Windows 7 and 8 have a lot of attractive icons that make both system look good and fun to use. Have you ever wondered where Windows may bury them in the system? You won’t be able to find anything if you do a search for .ico files, because those nice looking icons are not stored individually on your system. Instead, they are all buried in a single Windows system file called shell32.dll, located in c:\windows\system32\ folder by default. And that’s why a lot of time when you are changing a icon to a shortcut or folder, you are prompted by a long list of icons by default.
Each icon in Shell32.dll has an unique number that can be referred later on with a syntax like below when used in some registry tweaks.
To find the exact number that refers to the icon you want to use, we will need a tool that can view and extract icons from Shell32.dll file. NirSoft’s IconsExtract is one of these tools made just for this purpose.
Most NirSoft’s tools are made portable. IconsExtract is no different. Download it from its website, extract the executable file to your local computer. And simply launch it.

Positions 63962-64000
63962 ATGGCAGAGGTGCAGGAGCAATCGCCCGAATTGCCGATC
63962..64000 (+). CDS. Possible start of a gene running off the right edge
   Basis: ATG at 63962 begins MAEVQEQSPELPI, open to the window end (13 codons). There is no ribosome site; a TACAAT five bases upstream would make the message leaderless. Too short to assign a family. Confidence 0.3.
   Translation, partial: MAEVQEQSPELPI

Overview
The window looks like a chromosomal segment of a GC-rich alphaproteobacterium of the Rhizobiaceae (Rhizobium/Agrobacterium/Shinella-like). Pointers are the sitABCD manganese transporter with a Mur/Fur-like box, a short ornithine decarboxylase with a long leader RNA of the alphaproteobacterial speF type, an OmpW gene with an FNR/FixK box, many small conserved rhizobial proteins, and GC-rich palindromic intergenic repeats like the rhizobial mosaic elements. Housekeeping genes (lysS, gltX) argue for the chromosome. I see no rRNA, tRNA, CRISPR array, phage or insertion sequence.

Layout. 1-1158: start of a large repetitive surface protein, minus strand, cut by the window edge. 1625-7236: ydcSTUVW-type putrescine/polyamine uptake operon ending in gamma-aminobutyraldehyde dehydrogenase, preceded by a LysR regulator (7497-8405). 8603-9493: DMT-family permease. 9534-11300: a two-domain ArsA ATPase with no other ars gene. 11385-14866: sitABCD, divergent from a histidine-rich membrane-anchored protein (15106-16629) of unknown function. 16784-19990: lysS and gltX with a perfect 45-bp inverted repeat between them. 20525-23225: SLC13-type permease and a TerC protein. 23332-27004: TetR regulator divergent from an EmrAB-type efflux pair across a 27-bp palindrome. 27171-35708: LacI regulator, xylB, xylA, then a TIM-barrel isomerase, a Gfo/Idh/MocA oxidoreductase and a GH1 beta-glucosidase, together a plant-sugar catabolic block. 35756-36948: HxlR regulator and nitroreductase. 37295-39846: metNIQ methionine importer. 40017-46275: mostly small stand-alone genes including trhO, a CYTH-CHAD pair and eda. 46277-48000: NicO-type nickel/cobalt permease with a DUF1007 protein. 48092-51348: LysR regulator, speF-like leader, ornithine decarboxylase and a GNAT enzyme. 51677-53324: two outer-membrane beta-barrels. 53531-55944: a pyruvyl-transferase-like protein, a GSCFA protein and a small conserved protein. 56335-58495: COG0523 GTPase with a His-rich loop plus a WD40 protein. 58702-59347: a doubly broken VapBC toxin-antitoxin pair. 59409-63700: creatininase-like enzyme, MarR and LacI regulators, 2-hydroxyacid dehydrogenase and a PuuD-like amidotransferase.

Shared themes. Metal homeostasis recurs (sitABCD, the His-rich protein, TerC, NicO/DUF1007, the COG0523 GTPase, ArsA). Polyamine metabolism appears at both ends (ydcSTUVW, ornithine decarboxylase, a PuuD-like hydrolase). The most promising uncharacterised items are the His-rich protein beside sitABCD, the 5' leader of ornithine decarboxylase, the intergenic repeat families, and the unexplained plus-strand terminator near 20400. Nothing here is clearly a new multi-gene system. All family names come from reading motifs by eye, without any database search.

It has the ability to search for both icons and cursors contained in the file. Since in this case we are only interested in the icons, we will just uncheck the option Cursors from Resource Types section, and do a quick Search For Icons.
And it returns 322 items on my Windows 8 machine. They are all listed in the tool’s main window with each having a number assigned next to the name. And that’s the number you can use later on to exactly pin down a specific icon you want to use.
To extract them out of the DLL file and save them individually on to your own folder, you can highlight the ones you want to extract, right click, and choose Save Selected Icons.
You can also use the tool to search icons from other DLL files, just select different file through Browse Files icon. Heck, you can even use the wildcard to find icons from multiple files or even all files from single folder. A quick search on System32 folder returned 3840 items found in the result.
Latest posts by Kent Chen (see all)
- How To Disable Removable USB Storage Read, Write and Execute Access on Windows 10 - December 1, 2016
- Windows 10 Tip: How To Move System Tray to the Second Display - November 30, 2016
- How To Display The Last Logon Account Info on Windows 7 and 10 - November 29, 2016
Last updated: 10/28/2014